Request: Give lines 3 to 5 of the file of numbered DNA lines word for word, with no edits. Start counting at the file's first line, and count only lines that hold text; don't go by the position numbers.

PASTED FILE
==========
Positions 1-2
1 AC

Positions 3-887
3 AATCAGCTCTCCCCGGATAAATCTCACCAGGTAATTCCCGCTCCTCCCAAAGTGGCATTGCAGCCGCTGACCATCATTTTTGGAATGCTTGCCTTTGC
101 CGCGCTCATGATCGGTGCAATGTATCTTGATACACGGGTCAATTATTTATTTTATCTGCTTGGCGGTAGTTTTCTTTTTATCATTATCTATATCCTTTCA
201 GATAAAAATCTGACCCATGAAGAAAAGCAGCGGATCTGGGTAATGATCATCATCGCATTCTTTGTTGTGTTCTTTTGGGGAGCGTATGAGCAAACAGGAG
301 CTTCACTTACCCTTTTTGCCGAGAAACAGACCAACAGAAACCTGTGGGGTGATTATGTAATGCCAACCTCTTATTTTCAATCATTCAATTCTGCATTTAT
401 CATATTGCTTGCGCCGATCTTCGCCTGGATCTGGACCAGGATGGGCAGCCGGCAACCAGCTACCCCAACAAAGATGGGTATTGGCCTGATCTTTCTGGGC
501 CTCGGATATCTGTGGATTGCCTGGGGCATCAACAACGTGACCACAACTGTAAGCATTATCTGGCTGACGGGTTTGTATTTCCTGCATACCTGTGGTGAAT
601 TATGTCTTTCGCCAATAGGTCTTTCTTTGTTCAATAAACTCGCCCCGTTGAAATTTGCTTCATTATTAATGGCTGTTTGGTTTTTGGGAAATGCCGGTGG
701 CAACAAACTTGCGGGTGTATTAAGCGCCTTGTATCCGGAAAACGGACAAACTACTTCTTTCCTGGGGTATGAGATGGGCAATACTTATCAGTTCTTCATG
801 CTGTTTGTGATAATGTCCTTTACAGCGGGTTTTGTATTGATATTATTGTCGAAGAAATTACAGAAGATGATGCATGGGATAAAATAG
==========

Positions 3-887
3 AATCAGCTCTCCCCGGATAAATCTCACCAGGTAATTCCCGCTCCTCCCAAAGTGGCATTGCAGCCGCTGACCATCATTTTTGGAATGCTTGCCTTTGC
101 CGCGCTCATGATCGGTGCAATGTATCTTGATACACGGGTCAATTATTTATTTTATCTGCTTGGCGGTAGTTTTCTTTTTATCATTATCTATATCCTTTCA